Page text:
Software doesn't just appear on the shelves by magic. That program shrink-wrapped inside the box along with the indecipherable manual and 12-paragraph disclaimer notice actually came to you by way of an elaborate path, through the most rigid quality control on the planet. Here, shared for the first time with the general public, are the inside details of the program development cycle:
1. Programmer produces code he believes is bug-free.
2. Product is tested. 20 bugs are found.
3. Programmer fixes 10 of the bugs and explains to the testing department that the other 10 aren't really bugs.
4. Testing department finds that five of the fixes didn't work and discovers 15 new bugs.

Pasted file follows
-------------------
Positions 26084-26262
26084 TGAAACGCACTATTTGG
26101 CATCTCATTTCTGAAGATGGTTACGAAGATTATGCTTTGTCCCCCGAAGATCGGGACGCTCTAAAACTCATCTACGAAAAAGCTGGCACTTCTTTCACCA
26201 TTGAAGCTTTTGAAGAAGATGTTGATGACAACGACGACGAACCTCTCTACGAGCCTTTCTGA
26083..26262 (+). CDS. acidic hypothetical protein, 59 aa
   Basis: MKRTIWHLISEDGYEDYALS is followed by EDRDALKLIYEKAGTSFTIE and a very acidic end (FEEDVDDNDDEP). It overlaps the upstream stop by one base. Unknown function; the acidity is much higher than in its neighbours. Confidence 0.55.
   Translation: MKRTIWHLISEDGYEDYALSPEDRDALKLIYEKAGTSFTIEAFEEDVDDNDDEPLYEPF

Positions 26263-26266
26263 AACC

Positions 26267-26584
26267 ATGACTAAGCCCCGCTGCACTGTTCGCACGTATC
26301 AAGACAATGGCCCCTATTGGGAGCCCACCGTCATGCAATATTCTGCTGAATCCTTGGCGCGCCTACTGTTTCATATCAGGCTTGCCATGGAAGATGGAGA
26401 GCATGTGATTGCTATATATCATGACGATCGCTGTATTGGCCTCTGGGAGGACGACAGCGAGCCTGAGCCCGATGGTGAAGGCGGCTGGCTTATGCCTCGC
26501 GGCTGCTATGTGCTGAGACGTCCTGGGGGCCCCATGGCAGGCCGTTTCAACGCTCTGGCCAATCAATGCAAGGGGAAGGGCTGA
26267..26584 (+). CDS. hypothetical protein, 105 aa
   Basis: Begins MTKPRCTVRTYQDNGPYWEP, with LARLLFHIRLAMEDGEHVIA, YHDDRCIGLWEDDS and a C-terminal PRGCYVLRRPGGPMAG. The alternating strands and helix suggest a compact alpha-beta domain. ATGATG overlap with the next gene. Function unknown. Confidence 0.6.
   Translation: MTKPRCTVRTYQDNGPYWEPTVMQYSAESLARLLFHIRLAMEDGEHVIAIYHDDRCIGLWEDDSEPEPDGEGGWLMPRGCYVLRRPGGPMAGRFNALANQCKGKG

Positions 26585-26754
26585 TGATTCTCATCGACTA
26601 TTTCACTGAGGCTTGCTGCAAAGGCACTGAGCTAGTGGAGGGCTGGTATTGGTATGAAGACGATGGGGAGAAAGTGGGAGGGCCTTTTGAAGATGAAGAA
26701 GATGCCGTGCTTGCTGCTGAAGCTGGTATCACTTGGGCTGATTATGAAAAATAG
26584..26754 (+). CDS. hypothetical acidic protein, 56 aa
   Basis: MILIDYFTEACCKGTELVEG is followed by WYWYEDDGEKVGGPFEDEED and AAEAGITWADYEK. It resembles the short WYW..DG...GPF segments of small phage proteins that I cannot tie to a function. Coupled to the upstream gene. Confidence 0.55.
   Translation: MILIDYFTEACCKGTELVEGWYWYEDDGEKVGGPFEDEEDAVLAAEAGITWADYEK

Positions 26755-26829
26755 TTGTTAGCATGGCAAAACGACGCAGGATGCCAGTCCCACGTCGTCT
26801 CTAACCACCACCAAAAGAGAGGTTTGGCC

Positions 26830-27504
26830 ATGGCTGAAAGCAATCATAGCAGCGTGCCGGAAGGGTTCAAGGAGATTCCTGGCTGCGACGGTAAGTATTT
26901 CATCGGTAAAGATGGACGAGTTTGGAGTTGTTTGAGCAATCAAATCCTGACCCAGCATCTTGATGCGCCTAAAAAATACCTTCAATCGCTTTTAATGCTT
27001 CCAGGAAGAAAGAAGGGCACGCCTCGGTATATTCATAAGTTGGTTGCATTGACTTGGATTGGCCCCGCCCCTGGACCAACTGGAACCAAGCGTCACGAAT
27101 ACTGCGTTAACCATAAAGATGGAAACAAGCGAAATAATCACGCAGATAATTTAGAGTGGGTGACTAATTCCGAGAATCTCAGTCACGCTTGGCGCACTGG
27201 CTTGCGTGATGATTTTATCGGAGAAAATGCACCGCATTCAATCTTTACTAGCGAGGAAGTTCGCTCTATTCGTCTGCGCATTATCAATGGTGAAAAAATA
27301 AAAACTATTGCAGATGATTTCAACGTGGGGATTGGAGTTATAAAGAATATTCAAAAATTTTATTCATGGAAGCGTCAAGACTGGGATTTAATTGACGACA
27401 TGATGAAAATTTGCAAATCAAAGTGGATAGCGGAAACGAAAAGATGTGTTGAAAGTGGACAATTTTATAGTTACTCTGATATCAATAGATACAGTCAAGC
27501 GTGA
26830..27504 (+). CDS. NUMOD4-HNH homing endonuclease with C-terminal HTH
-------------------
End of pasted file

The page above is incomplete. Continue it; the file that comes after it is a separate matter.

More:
5. See 3.
6. See 4.
7. See 5.
8. See 6.
9. See 7.
10 See 8.
11. Due to marketing pressure and an extremely pre-mature product announcement based on over-optimistic programming schedule, the product is released.
12. Users find 137 new bugs.
13. Original programmer, having cashed his royalty check, is nowhere to be found.
14. Newly-assembled programming team fixes almost all of the 137 bugs, but introduce 456 new ones.
15. Original programmer sends underpaid testing department a postcard from Fiji. Entire testing department quits.
16. Company is bought in a hostile takeover by competitor using profits from their latest release, which had 783 bugs.
17. New CEO is brought in by board of directors. He hires programmer to redo program from scratch.
18. Programmer produces code he believes is bug-free.
19. See step 2